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How gambling industry lobbyists made legal sports betting a reality in Kansas

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Behind a black ribbon guiding the line, a man in jeans and a black t-shirt stands at a wood-paneled counter. Behind the counter are men in red shirts in front of TVs displaying odds on different games. Above them is a lit sign that says "Barstool Sportsbook."
Savannah Hawley
/
KCUR 89.3
Kansas became the 34th state in the country to legalize sports betting earlier this year.

To expand sports betting across the U.S., gambling industry lobbyists used questionable arguments and lavished gifts and donations on state lawmakers — notably in Kansas. Meanwhile, the taxable revenue from those sports bets has nearly disappeared.

A recent story from The New York Times examines the dramatic expansion of legalized sports betting throughout the country, and focused specifically on how gambling industry lobbyists used questionable arguments and lavished gifts and donations on state lawmakers — notably in Kansas.

In the Sunflower State, that included a dramatic cut to the state's share of sports betting revenue from the original plan of 20% down to 10%. There's also a provision in the bill for sports betting companies like FanDuel and DraftKings to deduct the free bets they often give away to first-time costumers.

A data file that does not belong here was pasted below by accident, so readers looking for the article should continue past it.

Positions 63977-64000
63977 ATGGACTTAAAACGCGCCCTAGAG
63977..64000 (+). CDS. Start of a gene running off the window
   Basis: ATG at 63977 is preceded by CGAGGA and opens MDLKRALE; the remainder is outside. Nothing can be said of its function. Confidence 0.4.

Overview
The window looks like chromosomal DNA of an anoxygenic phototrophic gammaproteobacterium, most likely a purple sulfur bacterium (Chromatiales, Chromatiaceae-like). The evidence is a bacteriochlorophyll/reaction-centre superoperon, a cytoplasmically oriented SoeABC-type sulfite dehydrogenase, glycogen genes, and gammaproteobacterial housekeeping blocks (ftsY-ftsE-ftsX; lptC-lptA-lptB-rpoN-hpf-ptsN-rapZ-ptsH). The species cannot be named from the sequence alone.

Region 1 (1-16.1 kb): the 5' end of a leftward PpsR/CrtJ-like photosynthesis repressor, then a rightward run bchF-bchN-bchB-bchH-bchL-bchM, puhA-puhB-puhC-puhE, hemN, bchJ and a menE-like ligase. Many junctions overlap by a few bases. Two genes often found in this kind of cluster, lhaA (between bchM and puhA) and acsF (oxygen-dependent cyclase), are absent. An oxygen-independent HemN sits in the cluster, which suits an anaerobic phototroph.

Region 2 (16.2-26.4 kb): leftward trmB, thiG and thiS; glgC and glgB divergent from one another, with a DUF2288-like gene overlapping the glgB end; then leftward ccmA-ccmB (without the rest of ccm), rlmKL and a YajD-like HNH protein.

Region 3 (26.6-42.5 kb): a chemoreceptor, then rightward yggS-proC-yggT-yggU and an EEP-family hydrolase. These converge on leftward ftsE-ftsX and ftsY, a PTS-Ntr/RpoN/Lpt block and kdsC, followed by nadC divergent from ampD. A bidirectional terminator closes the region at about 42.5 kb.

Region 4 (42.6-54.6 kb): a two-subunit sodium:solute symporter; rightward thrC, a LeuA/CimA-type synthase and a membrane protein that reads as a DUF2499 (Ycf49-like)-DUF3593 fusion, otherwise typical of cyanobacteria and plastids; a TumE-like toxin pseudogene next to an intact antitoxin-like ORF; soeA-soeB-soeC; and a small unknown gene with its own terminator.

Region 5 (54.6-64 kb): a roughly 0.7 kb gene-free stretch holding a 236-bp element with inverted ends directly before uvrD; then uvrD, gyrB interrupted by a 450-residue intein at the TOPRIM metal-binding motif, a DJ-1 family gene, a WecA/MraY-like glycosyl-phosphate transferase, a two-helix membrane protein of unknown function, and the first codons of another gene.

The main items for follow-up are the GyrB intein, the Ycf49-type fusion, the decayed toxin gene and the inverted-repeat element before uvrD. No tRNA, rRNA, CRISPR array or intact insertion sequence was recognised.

As a result, the taxable revenue nearly completely disappeared, as the state brought in only $271,000 in taxes on $350 million in bets.

Lipton joined KCUR's Up To Date to discuss the landscape of sports betting lobbying in the U.S. and specifics on the bill Kansas lawmakers passed earlier this year.

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When I host Up To Date each morning at 9 a.m., my aim is to engage the community in conversations about the Kansas City area’s challenges, hopes and opportunities. I try to ask the questions that listeners want answered about the day’s most pressing issues and provide a place for residents to engage directly with newsmakers. My email is steve@kcur.org.
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